On May 6, UNCG’s Beyond Academics will hold its annual departmental ceremony. On May 8, 11 more students will graduate from the program.

Beyond Academics is one of only a handful of four-year certificate programs in the nation for individuals with intellectual disabilities – and one of the largest, says says Joan Johnson, the program’s director.

Photo of Joan Johnson“We started with eight students in 2007,” she says. “We’ve had 34 graduates since 2011.”

And they continue to grow. “We’ll bring in 25 freshmen in the fall. We’ll have 64 students total.”

Joan Johnson recently won the Helen C. “Holly” Riddle award at the recent North Carolina Council on Developmental Disabilities (NCCDD) awards event.

The award is presented to professionals whose work touches the lives of people with intellectual or developmental disabilities. It is the highest recognition given by the NCCDD to those who have made lasting contributions towards improving opportunities, breaking down barriers, and promoting increased quality of life for people with intellectual and developmental disabilities.

UNCG’s Beyond Academics is a certificate program for students with intellectual and other developmental disabilities which provides student support for participation in the Integrative Community Studies program offered by UNCG. The program emphasizes higher education, self-determination, community inclusion, career development and independent living..

The award is not for her; it’s recognition for the Beyond Academics program, she explains. “A project is only as good as the team. This team deserves lots of credit.”

The success of the program is largely owed to the team of committed staff who provide direct and tailored support to the students and families as they move through the curriculum and college life, she stresses. She also says that the guidance of Vice Chancellor Terri Shelton and also the program’s partnerships with various academic departments and other UNCG divisions and units have been key in Beyond Academics’ progress.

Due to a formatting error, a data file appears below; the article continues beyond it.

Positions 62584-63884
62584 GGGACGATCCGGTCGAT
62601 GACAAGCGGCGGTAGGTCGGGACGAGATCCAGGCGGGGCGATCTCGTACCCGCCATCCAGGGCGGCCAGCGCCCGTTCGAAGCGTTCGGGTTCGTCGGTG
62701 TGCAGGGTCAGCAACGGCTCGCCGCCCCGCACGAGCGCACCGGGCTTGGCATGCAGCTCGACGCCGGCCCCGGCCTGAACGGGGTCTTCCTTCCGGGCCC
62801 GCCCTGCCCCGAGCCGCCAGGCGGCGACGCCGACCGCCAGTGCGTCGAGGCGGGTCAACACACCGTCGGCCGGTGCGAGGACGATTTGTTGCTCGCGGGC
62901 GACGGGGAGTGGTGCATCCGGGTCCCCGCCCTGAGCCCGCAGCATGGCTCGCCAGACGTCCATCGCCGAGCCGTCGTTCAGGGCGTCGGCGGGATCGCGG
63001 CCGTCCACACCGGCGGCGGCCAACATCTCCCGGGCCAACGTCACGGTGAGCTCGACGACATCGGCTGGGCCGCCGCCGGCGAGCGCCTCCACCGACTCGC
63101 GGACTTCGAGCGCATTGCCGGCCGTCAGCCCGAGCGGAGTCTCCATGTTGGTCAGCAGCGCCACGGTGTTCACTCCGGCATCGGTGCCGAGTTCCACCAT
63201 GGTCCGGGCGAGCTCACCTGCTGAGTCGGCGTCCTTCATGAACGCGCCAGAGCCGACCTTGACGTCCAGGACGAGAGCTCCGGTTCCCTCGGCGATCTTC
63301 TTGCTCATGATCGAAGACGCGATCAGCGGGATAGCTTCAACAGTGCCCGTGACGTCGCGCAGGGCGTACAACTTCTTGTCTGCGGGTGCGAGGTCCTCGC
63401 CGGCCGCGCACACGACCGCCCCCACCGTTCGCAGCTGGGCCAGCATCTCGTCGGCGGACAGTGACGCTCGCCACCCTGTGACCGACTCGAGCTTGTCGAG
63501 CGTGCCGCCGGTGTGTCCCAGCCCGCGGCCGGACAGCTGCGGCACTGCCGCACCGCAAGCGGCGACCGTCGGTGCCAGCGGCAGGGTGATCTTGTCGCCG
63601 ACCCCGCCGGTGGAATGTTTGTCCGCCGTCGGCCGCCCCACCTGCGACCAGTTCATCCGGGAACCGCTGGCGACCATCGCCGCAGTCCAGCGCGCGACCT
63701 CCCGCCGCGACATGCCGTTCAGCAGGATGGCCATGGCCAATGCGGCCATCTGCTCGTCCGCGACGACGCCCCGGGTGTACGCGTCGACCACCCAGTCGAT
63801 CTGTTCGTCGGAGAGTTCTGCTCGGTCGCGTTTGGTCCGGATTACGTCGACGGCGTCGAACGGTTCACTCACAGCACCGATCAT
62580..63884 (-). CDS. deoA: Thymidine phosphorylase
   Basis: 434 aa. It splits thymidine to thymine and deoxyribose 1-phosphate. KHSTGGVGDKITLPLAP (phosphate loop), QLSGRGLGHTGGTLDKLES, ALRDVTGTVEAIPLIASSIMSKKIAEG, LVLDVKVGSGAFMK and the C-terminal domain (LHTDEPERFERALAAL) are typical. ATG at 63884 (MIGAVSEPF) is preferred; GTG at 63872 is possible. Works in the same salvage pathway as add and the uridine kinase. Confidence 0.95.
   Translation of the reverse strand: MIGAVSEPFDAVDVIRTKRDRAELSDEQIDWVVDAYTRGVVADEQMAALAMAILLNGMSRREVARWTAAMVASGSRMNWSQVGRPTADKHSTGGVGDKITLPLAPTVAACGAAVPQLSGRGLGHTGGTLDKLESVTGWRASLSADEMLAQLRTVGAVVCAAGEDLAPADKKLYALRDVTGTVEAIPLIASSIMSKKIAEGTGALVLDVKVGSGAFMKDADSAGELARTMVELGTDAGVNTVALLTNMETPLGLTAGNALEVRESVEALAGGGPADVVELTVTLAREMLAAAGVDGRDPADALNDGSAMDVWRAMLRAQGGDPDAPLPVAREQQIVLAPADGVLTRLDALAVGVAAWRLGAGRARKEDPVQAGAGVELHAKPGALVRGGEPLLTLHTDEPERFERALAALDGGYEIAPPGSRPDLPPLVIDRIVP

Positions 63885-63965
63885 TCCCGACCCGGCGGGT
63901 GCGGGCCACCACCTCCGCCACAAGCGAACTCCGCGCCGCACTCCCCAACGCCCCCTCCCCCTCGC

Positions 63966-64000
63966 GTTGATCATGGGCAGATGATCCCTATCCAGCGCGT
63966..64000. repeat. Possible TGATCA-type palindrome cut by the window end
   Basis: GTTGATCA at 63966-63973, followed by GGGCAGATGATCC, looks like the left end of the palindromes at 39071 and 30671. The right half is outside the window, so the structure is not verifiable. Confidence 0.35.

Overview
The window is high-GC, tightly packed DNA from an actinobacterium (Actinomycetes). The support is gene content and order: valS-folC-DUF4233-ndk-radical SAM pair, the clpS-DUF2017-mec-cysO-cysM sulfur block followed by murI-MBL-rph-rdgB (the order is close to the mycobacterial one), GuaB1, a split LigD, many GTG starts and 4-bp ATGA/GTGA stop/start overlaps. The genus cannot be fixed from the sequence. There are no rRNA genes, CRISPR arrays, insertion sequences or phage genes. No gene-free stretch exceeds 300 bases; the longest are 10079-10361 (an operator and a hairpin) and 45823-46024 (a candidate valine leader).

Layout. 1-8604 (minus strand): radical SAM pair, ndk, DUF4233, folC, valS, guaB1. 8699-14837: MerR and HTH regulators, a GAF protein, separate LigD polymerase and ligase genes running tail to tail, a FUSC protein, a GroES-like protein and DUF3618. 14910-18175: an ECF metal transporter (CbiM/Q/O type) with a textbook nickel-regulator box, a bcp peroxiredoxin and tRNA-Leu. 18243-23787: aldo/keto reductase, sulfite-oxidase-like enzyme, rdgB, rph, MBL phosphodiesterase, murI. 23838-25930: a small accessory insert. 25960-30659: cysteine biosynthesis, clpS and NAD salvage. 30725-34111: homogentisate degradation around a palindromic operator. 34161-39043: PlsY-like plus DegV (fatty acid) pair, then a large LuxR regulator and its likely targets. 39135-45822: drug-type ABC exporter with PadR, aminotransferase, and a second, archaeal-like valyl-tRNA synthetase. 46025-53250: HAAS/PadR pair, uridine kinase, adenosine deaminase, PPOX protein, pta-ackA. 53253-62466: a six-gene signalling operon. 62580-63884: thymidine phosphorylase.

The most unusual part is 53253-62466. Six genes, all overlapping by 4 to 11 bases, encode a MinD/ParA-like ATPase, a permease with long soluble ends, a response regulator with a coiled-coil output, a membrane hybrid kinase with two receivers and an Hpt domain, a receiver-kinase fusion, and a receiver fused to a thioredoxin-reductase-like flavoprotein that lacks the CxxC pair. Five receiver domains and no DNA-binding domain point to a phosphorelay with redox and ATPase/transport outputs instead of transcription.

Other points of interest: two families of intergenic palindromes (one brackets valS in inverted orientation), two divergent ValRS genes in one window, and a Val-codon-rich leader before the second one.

Next week, Johnson will mark the 40th anniversary of her graduation from UNCG. Her bachelor’s was in Communication Disorders. She became a teacher at a developmental daycare center. She eventually became its director. She went on to managing and leading comprehensive service systems for people with developmental disabilities for local public entities for 20 years and worked as a state agency DD systems consultant for more than 10 years, then did private service provider consulting for several years before become part of Beyond Academics.

She invites everyone to come to the UNCG May 8 commencement at 10 a.m. at the Coliseum. And to attend the program’s awards celebration May 6, 10 a.m. in Cone Ballroom, EUC.

Also, she notes that on May 3 and 4, UNCG will be one of only three locations in the state to be part of the Americans with Disabilities Act Legacy Tour, a celebration of the 25th anniversary of the Act’s passing, hosted by UNCG and the North Carolina Council on Developmental Disabilities.

Additionally, on May 4, at 11 a.m. in the EUC there will be a short programs; speakers will include Acting Chancellor Dana Dunn; Dr. Michael Mayer, senior partner, Community Resource Alliance; Chris Eagan, executive director of the N.C. Council on Disabilities; and Remington Brown, a 2015 graduate of UNCG’s Integrative Community Studies Certificate Program of Study (part of Beyond Academics).